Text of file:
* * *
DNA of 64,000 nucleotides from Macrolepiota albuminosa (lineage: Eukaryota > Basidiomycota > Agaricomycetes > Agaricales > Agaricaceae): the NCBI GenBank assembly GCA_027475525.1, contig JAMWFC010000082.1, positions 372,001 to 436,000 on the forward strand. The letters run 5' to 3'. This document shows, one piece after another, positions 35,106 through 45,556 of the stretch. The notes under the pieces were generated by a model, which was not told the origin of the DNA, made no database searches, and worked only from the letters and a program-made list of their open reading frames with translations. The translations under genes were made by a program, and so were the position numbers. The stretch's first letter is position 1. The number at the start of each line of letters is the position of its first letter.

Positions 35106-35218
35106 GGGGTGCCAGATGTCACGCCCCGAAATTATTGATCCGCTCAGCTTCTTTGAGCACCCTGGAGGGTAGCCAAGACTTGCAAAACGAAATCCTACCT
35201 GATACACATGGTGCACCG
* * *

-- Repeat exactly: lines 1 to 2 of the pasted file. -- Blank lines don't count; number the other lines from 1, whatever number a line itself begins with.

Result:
DNA of 64,000 nucleotides from Macrolepiota albuminosa (lineage: Eukaryota > Basidiomycota > Agaricomycetes > Agaricales > Agaricaceae): the NCBI GenBank assembly GCA_027475525.1, contig JAMWFC010000082.1, positions 372,001 to 436,000 on the forward strand. The letters run 5' to 3'. This document shows, one piece after another, positions 35,106 through 45,556 of the stretch. The notes under the pieces were generated by a model, which was not told the origin of the DNA, made no database searches, and worked only from the letters and a program-made list of their open reading frames with translations. The translations under genes were made by a program, and so were the position numbers. The stretch's first letter is position 1. The number at the start of each line of letters is the position of its first letter.

Positions 35106-35218